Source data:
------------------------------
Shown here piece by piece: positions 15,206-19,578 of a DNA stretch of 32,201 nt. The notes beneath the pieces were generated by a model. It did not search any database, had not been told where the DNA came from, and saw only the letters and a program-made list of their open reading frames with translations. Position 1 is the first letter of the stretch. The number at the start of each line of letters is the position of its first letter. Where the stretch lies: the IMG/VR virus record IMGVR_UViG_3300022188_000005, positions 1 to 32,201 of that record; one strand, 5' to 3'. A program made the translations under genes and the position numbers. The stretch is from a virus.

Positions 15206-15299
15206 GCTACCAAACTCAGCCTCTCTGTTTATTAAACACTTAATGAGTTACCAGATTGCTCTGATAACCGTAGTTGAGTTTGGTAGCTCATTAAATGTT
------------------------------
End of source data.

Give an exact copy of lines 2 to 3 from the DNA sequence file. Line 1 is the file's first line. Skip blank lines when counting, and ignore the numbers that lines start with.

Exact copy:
Positions 15206-15299
15206 GCTACCAAACTCAGCCTCTCTGTTTATTAAACACTTAATGAGTTACCAGATTGCTCTGATAACCGTAGTTGAGTTTGGTAGCTCATTAAATGTT